nextgenforensic

Understanding the cognitions of child sexual exploitation material offenders

Danielle Kettleborough

The endorsement of offence-supportive cognitions has been discussed as a contributing factor in initialising and maintaining sexually abusive behaviour against children.  Ward and Keenan (1999) propose that, for child sex offenders, their offence-supportive cognitions emerge from five implicit theories, about the nature of their victims, the world, and themselves. These five theories are labelled Children as Sexual Objects, Entitlement, Dangerous World, Uncontrollability of Offending Behaviour, and Nature of Harm.  The aim of some research colleagues and myself recently conducted was to explore, and further our understanding of, the cognitions of individuals with an offence related to child sexual exploitation material (CSEM).

Over the last decade, there has been a substantial increase in research on individuals that engage in offences related to CSEM, with one of the big research questions being how likely are individuals with a CSEM related offence to “cross-over” or “escalate” to engagement in a contact sex offence.  Comparison studies continue to identify psychological and offence-related differences between CSEM offenders (CSEMOs) and Contact Sex Offenders (CSOs) (Babchishin, Hanson & Hermann, 2011; Babchishin, Hanson & VanZuylen, 2014; Elliott, Beech & Mandeville-Norden, 2012; Lee, Li, Lamade & Schuler, 2012; McCarthy, 2010), and increasingly research suggests that individuals accessing CSEM are heterogeneous.  Following from this, it has been suggested that there is a distinction of CSEMOs based on a “contact-driven” and “fantasy-driven” typology (Briggs, Simon & Simonson, 2011; Merdian, Curtis, Thakker, Wilson & Boer, 2013), summarised in the figure below.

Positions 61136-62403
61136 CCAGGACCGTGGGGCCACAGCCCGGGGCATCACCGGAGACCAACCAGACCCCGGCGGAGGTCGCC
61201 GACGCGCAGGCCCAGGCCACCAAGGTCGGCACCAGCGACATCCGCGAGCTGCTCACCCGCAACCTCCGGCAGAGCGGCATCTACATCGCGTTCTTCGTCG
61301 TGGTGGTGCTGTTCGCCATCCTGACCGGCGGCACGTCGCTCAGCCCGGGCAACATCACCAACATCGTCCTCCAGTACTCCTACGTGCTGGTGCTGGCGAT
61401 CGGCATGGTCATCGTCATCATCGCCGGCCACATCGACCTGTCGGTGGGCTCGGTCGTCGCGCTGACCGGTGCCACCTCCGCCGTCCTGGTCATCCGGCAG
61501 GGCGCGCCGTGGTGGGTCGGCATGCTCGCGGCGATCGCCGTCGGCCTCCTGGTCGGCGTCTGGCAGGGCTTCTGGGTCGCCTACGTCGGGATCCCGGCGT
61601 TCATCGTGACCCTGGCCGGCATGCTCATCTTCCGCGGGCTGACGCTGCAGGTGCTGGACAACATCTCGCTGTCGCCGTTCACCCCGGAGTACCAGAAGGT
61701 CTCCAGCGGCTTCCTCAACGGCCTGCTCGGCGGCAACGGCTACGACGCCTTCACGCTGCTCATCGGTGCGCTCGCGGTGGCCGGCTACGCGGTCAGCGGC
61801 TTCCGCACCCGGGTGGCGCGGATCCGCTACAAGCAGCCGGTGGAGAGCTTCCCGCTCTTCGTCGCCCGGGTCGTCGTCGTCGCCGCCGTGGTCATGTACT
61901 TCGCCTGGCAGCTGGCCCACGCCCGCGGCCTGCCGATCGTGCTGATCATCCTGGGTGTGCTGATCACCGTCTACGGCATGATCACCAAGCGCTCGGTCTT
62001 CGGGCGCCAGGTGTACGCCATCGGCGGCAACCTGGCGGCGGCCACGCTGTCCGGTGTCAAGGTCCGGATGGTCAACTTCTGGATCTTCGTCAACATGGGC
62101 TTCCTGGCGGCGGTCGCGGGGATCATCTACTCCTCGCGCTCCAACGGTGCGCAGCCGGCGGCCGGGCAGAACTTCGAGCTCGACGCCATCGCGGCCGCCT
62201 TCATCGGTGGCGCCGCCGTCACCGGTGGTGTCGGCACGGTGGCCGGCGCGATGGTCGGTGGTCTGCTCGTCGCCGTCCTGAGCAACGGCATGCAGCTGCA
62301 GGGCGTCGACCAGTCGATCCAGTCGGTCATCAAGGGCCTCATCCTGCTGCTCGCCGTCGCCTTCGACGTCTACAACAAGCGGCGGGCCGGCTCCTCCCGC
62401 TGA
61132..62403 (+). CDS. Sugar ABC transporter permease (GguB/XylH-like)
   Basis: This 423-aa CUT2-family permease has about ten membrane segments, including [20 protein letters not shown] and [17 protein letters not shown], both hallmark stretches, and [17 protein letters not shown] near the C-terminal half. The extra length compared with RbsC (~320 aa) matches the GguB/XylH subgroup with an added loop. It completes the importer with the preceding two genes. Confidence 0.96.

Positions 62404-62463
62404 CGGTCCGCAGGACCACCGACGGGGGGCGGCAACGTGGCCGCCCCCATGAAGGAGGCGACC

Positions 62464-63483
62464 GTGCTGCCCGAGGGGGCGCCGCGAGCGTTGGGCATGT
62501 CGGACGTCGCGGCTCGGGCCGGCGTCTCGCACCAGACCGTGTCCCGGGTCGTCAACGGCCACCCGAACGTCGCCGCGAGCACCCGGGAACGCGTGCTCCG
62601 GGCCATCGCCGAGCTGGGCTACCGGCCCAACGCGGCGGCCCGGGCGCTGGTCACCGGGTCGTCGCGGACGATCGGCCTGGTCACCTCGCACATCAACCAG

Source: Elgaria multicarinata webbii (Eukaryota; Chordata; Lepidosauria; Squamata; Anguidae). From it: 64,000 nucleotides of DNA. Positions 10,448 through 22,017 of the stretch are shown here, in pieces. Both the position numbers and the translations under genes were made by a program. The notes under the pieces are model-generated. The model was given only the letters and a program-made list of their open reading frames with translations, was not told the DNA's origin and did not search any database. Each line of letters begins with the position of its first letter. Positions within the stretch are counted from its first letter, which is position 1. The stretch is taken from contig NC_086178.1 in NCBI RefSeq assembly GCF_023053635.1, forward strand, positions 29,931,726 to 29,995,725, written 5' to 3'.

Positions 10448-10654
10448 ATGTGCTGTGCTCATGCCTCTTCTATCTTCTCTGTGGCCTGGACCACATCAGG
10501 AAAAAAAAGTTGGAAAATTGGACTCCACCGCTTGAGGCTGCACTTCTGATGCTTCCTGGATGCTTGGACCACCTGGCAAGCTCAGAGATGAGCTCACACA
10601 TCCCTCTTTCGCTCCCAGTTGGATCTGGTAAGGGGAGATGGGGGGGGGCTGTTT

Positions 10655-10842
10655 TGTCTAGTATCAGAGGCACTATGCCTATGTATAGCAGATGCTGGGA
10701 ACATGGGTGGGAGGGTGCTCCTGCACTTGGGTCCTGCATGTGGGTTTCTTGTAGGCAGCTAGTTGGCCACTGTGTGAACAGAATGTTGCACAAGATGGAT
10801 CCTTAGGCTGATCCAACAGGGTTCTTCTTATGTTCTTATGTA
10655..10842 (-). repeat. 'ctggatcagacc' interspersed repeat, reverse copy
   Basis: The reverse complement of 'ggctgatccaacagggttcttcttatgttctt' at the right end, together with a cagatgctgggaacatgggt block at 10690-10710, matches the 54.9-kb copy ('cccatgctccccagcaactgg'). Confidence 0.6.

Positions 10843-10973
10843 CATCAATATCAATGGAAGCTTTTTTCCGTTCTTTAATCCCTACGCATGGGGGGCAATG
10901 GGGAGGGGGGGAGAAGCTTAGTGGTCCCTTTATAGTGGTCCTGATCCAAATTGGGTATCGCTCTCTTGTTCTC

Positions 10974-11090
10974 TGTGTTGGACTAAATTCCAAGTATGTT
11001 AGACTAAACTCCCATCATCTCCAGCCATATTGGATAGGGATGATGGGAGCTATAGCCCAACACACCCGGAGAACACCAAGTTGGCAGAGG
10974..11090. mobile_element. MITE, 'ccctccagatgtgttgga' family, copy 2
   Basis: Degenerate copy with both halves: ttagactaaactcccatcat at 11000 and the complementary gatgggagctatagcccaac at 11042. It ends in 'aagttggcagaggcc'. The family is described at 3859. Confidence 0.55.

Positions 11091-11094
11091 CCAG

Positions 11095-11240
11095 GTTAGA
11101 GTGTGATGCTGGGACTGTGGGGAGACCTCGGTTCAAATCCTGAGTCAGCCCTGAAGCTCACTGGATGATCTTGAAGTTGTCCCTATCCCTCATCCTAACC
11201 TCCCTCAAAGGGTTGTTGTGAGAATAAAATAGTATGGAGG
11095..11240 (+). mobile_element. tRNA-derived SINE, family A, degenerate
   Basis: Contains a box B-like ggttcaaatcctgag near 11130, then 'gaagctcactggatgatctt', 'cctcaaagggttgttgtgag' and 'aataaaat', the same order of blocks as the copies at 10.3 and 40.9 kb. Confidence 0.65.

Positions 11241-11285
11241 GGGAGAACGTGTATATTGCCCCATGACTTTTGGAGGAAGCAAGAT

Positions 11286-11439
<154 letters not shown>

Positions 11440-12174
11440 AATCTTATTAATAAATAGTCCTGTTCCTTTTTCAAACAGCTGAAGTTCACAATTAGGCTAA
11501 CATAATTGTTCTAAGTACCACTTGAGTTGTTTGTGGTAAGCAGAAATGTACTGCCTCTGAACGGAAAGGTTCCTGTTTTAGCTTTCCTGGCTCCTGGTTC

DK1 2.8.15

In exploring offence-supportive cognitions amongst CSEMOs, research to date has involved the application of existing measures that were originally developed for contact sex offenders (CSOs; i.e. MOLEST Scale, Abel and Becker’s Cognitions Scale, Victim Empathy Distortion Scale; in Elliott, Beech, Mandelville-Norden, & Hayes, 2009, and the Children and Sex Cognitions Questionnaire; in Elliott et al., 2009).  Overall, CSEMOs have been found to endorse cognitive distortions to a lower degree than CSOs (see also Howitt & Sheldon, 2007). This could suggest that CSEMOs are generally less likely to endorse offence-supportive cognitions compared to CSOs, or endorse cognitions of a different quality than CSOs that are not included in the existing scales.  Whilst more specific measures have been developed for CSEMOs (e.g. Internet Behaviours and Attitudes Questionnaire and Children and Sexual Activities Inventory), they continue to be developed based on existing measures of offence-supportive cognitions, and do not allow for firm conclusions at this stage. Also, existing scales do not have the sensitivity to capture the contact-driven vs. fantasy-driven typology, which may be a useful explanatory model for CSEMOs. In short, to date, there has been no scale developed to measure the endorsement of potentially offence-specific cognitions of CSEMOs without reference to existing scales for contact sex offending.